Closing the skills gap is an ongoing challenge for employers, and a recent survey found that the gap is widening in some organizations.
In fact, 46% of executives surveyed by CompTIA indicated that there are more skills shortcomings in their organization now than there were 2 years ago. The Assessing the IT Skills Gap report identified gaps in several areas, including technology, marketing, sales and business development, operations, customer service, and accounting and financing.
“The ‘skills gap’ is often a catch-all phrase for other workplace challenges, such as a labor supply gap or generational differences in work styles,” said Charles Eaton, CompTIA’s executive vice president for social innovation and CEO of Creating IT Futures. “But, whatever the cause, there is clearly a wide chasm between the skills employers want and their perception of the skills their workers have.”
The consequences of not closing the skills gap are far-reaching and, according to CompTIA, can include “lower staff productivity, lower sales and profitability, delays in bringing new products and services to market, and losing ground to competitors.”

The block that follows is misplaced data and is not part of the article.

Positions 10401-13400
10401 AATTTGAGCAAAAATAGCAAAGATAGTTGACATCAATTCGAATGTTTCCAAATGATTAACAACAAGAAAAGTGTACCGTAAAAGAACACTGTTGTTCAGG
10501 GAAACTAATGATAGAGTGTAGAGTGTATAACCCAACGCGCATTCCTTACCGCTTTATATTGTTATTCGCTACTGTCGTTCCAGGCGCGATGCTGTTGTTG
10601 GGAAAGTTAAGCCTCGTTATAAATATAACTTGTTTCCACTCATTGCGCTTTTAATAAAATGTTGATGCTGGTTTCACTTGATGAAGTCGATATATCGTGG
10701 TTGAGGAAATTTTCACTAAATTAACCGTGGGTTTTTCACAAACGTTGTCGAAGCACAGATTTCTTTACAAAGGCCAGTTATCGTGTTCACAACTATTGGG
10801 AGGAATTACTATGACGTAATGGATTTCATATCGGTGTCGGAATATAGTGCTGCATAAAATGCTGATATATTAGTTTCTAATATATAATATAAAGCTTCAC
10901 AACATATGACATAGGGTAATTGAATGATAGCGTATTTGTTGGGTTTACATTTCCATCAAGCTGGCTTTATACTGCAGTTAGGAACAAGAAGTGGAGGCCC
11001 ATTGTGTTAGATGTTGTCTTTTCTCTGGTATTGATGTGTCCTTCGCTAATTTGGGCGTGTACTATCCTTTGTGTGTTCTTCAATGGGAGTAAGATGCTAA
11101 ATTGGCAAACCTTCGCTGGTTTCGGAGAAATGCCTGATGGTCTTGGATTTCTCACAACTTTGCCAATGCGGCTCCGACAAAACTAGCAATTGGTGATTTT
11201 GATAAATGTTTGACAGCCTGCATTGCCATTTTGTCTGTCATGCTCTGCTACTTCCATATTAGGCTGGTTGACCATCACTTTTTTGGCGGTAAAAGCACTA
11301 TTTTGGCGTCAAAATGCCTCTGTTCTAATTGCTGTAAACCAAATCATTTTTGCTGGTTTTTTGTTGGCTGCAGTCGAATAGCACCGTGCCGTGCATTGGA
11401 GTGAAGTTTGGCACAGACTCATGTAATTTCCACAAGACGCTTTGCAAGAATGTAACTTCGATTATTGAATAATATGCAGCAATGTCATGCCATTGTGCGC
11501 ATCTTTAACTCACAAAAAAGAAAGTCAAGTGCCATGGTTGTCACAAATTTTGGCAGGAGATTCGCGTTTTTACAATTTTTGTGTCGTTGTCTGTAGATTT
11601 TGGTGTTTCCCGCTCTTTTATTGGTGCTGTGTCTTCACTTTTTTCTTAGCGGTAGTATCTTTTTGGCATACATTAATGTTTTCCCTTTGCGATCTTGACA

Even so, most surveyed organizations lack a formal process to address the skills gap challenges they face. In fact, only about one-third have implemented a formal process and established resources to tackle those challenges, CompTIA reports.
“More than half of organizations acknowledge they struggle in identifying and assessing skills gaps among their workforce,” said Amy Carrado, senior director, research and market intelligence, CompTIA. “Knowing what to fix must precede discussions of how to fix it, and to fix it soon. The breadth and pace of innovation point to a widening skills gap, putting further pressure on organizations.”
“Organizations testing the waters with the Internet of Things, artificial intelligence, robotics, and other emerging technologies face even greater skills gaps due to the fast-moving nature of these innovations,” Carrado explained. “It takes time for training materials to reach the market and for opportunities to gain hands-on experience to arise.”
Training can help organizations tackle their skills gap challenges, according to the report. Here are the top five strategies identified by survey participants to close the skills gap:
- Identify “better ways to provide on-the-job experience, such as internships.”
- Use “better ways to provide intense job training, such as apprenticeships.”
- Offer “early student exposure to careers in IT.”
- Encourage “certifications and credentials to validate skills and knowledge.”
- Adopt “better assessments and methods for evaluating the skills of job candidates.”